If Twitter doesn’t want to be an echo chamber, then it should eliminate the retweet

The democratization of the internet was supposed to open up avenues of expression for the American electorate. According to progressives, the commercial faction doing the most damage to freedom of expression on the internet was the broadband internet access provider. These firms, which include AT&T, Comcast, Cox, and Verizon, posed a threat to democratic expression because they could potentially block access to a consumer’s preferred website, manipulate the speeds at which a content provider could transmit data to a consumer, or put their content ahead of content provided by another website.

Proponents of the concept of net neutrality, where broadband access providers would be prohibited from favoring their content over those preferred by their subscribers, throttling the speeds by which content providers transmitted data, or blocking access to websites, had only in their gunsights the broadband access provider. The masses of net neutrality followers were never fully informed by their leading strategists that if commercial activity was looked at in its entirety then edge providers such as Facebook, Twitter, and Google, would have to be placed under their scopes as well.

The net neutrality faction seemed to be advancing politically and legally. After taking what appeared to be marching orders from President Barack Obama in late 2014 on implementing net neutrality rules, former Federal Communications Commission chairman Tom Wheeler delivered by issuing in 2015 a set of net neutrality rules based on the Communications Act of 1934. The following year, the U.S. Court of Appeals for the District of Columbia would seemingly affirm net neutrality after denying a court challenge of the rules by Verizon.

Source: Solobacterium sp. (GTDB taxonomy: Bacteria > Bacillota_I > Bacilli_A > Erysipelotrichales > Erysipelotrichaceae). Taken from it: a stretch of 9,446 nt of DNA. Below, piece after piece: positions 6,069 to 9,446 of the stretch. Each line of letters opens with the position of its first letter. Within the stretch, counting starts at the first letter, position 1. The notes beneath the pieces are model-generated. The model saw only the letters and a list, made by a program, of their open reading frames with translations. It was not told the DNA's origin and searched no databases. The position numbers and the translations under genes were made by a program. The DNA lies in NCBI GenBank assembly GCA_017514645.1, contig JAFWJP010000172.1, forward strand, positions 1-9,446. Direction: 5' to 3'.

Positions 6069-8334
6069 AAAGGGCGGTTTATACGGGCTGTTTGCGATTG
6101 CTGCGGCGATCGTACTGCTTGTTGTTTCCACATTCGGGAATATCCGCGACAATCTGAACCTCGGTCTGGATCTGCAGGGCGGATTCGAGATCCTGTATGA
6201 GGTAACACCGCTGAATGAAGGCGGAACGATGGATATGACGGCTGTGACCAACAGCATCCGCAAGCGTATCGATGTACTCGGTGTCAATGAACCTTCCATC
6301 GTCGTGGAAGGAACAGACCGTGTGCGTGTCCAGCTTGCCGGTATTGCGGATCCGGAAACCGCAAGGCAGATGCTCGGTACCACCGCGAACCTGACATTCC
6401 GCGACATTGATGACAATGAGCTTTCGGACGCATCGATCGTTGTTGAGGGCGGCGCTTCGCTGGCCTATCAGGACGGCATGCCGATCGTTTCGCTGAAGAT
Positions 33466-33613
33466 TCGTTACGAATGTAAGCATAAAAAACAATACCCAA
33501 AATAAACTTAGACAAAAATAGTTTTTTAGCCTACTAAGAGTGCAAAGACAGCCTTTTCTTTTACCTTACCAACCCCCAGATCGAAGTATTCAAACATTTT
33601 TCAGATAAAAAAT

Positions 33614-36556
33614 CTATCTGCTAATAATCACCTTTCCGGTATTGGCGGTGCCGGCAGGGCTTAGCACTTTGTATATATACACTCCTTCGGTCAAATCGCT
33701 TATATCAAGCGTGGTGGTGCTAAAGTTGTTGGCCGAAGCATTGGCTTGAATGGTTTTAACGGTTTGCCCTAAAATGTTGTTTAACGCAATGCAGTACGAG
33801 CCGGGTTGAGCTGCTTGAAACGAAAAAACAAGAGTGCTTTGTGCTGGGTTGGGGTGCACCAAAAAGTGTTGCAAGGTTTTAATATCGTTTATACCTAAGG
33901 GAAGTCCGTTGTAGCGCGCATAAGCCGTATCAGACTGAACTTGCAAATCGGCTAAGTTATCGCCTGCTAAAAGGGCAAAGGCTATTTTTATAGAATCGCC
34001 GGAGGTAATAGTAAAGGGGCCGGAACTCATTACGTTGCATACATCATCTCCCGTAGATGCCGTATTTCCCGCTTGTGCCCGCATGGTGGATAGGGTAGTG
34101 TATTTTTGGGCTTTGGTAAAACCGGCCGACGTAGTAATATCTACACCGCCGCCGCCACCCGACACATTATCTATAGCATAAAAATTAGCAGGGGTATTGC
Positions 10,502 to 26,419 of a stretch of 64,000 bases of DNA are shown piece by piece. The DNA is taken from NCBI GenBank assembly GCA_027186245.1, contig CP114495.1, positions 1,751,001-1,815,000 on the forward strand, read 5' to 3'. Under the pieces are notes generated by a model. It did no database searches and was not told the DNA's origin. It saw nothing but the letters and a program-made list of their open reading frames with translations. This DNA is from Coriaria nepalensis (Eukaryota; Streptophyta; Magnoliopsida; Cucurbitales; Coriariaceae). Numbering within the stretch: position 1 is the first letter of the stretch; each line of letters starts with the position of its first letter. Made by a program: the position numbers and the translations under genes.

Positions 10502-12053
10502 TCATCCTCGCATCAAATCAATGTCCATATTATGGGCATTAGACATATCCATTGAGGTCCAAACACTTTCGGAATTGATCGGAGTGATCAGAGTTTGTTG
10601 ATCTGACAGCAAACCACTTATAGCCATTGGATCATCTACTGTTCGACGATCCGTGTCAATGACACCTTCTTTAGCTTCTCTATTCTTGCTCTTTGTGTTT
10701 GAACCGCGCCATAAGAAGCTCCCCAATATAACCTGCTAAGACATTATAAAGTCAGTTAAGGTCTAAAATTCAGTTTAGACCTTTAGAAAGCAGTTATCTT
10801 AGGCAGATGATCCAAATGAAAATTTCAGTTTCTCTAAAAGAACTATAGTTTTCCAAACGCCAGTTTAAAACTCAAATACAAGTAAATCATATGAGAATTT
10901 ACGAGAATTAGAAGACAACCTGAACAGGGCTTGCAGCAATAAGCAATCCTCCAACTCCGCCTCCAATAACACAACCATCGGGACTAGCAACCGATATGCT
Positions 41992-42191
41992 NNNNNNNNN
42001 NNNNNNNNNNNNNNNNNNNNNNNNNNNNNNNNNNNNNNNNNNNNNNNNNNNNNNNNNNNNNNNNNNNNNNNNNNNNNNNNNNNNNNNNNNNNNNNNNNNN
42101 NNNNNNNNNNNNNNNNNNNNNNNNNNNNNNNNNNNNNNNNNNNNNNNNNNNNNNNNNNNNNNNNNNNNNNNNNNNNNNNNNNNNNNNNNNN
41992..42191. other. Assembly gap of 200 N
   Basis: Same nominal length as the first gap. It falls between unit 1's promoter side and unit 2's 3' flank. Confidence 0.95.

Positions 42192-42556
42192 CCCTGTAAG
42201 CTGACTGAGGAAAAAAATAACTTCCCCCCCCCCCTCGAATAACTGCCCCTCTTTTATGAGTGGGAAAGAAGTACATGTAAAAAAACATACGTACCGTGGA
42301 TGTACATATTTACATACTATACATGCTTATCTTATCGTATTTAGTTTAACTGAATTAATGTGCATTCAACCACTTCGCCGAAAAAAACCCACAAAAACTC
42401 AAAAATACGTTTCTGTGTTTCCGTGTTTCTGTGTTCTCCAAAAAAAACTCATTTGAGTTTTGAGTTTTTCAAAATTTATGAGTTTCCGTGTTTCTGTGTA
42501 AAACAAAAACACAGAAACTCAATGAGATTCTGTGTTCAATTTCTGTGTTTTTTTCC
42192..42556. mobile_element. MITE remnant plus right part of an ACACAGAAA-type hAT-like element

Unfortunately, all honeymoons end and proponents of democracy on the internet would find out over the next two years what the real challenge to democracy over the internet is: contentiousness.

For those of us who advocate in cyberspace, we know that social media can be unforgiving. Trolls hiding behind goofy looking avatars hurling one-liners and expletives make the notion of free expression a joke. Bad manners and narcissism go viral with a hashtag, the digital banner around which many, unfortunately uninformed, tend to rally. Politics is fun to watch at times, but in the end, it is low-frequency chimp shit where most of its participants vibrate at highly emotional levels.

Emotions around net neutrality were expertly manipulated by strategists to distract consumer and policymaker alike from the other side of the freedom of expression debate: a business model driven by algorithms and advertising fees.

The cynic will argue that for the edge provider, “open internet”, a term used interchangeably with net neutrality, means a business model opened to advertisement by foreign agents and the ease of infiltrating a democratic system. Dig a little deeper and the cynicism goes away because democracy is an open system that, in theory at least, allows for wide participation. Combine democracy with an open market driven by digitization and you actually lessen the argument that democracy as a political system can be attacked. Rather, democracy is increasingly susceptible to crude, direct manipulation as the alleged Russian interference with the 2016 elections demonstrates.